Banning cannabis is ridiculous, but the risks it poses to mental health cannot be ignored
The western world seems to be gradually but inexorably moving towards the decriminalization or even legalization of cannabis. In 2018, Canada passed the Cannabis Act, becoming the first G20 country to legalize the drug.
Last year, Malta became the first European country to abolish Prohibition. In America, recreational cannabis is legal in 18 states. In Ireland, where medical cannabis was legalized last year, public opinion is steadily shifting in favor of lifting sanctions on its recreational use.
According to a poll of 1,000 Irish people commissioned by thejournal.ie last year, almost 40 per cent support legalizing cannabis for recreational use – with, unsurprisingly, the strongest support among the youngest age groups.
Meanwhile, Dublin Midwest TD, Gino Kenny, recently announced plans to table a bill in the Dáil to end the criminalization of cannabis, saying there was “no more reason to make cannabis illegal than alcohol”.
When Gardaí in Cork announced this week that they had seized €60,000 worth of cannabis and €9,000 in cash after a raid on a house in Cobh, Cork, and arrested a 16-year-old as part of the operation, it’s tough not feeling that the most appropriate response is a shrug.
Considering that the ultimate fate of this confiscated cannabis collection will now be “destroyed under official supervision,” it’s hard not to view this type of operation as little more than a waste of public money. In a legalized system, part of this 60,000 euros would probably flow into the state coffers instead.
But while Gino Kenny is right that alcohol is probably far more significant than marijuana when considering wide-ranging social harm, that doesn’t mean the latter should be treated as benign.
The Irish College of Psychiatrists is deeply concerned at the increasingly unconcerned attitude towards the drug.
Last year they issued a statement saying cannabis was the “biggest mental health threat to young people in Ireland today” and citing a three-fold increase in the number of young people who were using cannabis in recent years -related diagnosis were hospitalized.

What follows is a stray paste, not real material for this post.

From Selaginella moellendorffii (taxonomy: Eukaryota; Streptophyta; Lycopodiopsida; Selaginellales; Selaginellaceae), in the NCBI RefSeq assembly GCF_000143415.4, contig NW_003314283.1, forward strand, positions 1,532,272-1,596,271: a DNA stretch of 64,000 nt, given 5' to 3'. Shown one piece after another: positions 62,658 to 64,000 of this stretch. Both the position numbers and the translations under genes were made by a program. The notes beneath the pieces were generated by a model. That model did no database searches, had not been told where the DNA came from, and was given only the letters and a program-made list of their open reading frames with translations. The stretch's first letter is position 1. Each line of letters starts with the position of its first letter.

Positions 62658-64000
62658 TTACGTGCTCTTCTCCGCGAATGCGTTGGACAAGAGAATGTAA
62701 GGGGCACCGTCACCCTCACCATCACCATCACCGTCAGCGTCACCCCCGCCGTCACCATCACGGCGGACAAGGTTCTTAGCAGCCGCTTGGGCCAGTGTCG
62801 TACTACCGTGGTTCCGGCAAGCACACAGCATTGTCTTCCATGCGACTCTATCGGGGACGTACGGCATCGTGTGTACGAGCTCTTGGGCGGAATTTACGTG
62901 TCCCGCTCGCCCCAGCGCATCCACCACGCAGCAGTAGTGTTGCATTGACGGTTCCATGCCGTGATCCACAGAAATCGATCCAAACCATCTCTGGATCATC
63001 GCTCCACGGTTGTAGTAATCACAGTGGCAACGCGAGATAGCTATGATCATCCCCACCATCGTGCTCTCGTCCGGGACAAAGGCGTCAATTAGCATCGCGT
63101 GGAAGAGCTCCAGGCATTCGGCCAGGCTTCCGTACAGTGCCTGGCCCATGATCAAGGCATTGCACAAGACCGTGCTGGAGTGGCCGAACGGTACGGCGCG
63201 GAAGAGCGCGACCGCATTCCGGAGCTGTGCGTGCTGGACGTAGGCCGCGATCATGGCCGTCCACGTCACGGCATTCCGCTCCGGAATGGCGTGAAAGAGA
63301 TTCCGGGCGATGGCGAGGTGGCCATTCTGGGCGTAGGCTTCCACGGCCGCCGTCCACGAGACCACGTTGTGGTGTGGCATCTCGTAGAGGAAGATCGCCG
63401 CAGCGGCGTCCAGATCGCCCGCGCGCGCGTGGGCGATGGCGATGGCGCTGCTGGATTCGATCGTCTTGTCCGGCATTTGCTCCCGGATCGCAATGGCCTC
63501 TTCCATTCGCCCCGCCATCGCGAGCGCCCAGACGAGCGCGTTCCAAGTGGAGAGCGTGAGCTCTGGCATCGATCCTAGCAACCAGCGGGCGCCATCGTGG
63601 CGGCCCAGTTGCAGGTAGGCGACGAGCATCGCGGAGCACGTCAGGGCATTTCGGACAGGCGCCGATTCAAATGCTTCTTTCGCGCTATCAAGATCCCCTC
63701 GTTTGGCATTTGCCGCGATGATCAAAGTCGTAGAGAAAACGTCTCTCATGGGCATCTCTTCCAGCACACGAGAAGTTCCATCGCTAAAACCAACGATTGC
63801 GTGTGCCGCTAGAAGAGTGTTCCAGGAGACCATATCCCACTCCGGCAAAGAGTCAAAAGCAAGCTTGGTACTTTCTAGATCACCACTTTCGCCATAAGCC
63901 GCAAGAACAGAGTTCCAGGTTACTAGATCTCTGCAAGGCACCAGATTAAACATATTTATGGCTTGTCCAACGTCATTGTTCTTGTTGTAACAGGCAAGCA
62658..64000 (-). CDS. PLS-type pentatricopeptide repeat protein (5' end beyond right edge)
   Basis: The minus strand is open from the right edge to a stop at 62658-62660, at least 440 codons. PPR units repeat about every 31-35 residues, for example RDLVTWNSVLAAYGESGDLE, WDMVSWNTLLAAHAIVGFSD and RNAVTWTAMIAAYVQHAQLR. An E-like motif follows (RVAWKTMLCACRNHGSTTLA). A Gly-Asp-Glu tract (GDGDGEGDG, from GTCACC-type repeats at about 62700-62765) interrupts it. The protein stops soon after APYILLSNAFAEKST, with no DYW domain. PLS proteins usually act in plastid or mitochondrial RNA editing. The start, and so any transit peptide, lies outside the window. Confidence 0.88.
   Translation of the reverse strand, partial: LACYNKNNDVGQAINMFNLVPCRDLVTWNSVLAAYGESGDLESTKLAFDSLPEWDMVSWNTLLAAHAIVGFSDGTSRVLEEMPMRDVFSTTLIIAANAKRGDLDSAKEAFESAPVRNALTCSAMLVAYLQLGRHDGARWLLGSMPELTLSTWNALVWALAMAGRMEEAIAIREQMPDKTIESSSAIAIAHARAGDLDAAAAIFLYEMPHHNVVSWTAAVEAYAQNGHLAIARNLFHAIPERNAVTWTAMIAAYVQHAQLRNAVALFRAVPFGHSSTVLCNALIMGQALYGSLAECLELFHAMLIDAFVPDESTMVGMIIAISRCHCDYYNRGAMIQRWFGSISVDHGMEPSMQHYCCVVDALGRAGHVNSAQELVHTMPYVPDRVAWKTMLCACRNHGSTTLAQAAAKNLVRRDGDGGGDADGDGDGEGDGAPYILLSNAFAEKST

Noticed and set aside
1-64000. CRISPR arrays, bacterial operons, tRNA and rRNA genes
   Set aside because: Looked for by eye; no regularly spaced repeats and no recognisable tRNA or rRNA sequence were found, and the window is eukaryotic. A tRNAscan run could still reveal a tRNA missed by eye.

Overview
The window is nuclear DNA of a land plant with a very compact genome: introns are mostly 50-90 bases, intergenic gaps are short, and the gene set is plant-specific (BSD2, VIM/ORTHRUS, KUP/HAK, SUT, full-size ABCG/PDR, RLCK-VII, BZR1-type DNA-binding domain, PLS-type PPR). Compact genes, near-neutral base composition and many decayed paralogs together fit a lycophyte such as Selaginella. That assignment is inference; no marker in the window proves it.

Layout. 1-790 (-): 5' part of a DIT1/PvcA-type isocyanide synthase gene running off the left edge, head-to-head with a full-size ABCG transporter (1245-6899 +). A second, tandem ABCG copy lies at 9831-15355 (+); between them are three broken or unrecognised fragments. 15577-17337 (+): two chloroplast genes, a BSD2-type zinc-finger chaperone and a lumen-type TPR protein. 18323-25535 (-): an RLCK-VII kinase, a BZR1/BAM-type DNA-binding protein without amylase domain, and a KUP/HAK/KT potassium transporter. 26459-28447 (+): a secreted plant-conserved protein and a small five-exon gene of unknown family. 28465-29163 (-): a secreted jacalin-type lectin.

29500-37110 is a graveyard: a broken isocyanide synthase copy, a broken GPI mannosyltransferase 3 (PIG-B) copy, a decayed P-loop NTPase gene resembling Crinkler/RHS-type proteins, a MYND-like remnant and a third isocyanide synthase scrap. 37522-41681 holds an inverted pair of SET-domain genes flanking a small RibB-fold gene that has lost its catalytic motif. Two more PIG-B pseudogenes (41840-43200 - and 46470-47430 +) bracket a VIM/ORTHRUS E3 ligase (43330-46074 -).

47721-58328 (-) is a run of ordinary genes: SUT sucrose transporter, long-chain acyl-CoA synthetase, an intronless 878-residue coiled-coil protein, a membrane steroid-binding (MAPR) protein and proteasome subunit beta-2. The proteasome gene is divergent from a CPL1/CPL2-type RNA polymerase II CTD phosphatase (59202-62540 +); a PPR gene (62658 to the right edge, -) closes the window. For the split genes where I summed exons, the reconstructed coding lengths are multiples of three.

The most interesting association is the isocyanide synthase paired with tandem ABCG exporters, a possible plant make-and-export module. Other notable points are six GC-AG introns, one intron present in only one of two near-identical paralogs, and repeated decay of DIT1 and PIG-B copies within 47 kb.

The statement was later criticized for its hyperbolic language. But the college represents those professionals on the front lines of the mental health crisis among young people in this country, at a time in history when the number of young people suffering from serious mental illness has never been higher. So you can forgive their alarming tone.
Although causality is difficult to establish, the strong relationship between cannabis use and serious mental illness is clear and compelling. A 2019 study published in lancet explained why it is difficult to determine whether increased rates of psychosis in regular users are directly caused by the drug. There may be overlap between the genes linked to a predisposition to psychosis and those linked to a predisposition to cannabis addiction. The mentally ill may be more likely to use cannabis for self-medication.
Nonetheless, the same study also concluded that, at the population level, in areas with higher use of potent cannabis, there is a proportionate increase in the rates of psychosis and serious mental illness. In Amsterdam, up to half of the new cases of psychosis are linked to high-potency cannabis. In Colorado, in the US, there are growing concerns about a sharp rise in emergency room admissions related to the drug.
When I was a teenager in the late 1990s, hash was the ubiquitous transitional drug. In the midst of puberty, my friends and I made bongs out of empty Ribena bottles and smoked joints at the end of the garden—the rather gaudy imagery of tar-stained reefer papers with the cartoonish label of the family’s favorite blackcurrant squash, symbolically emphasizing our boundary State between childhood and budding adulthood.
My Boomer parents, who themselves had come of age in the 1960s and 1970s, would not have let it happen had they known. But they seemed more concerned about the likely damage caused by the tobacco than the weed.
That was probably appropriate. Tobacco smoking and the diseases associated with it were widespread at the time. It took a long time for young people with acute mental illness to get to the emergency room.
My own kids are young, so talking about drugs feels far away. But there is a history of mental illness in the family. And as they get older, I will make it a priority to talk to them about the risks of cannabis use.
Ireland’s drug policy is inconsistent and irrational. Prohibition is clearly not the answer. But any move to liberalize the law must be accompanied by harm reduction measures and clear messages about the risks involved.
https://www.independent.ie/opinion/comment/outlawing-cannabis-is-ludicrous-but-the-risks-it-poses-to-mental-health-cant-be-ignored-41626100.html Banning cannabis is ridiculous, but the risks it poses to mental health cannot be ignored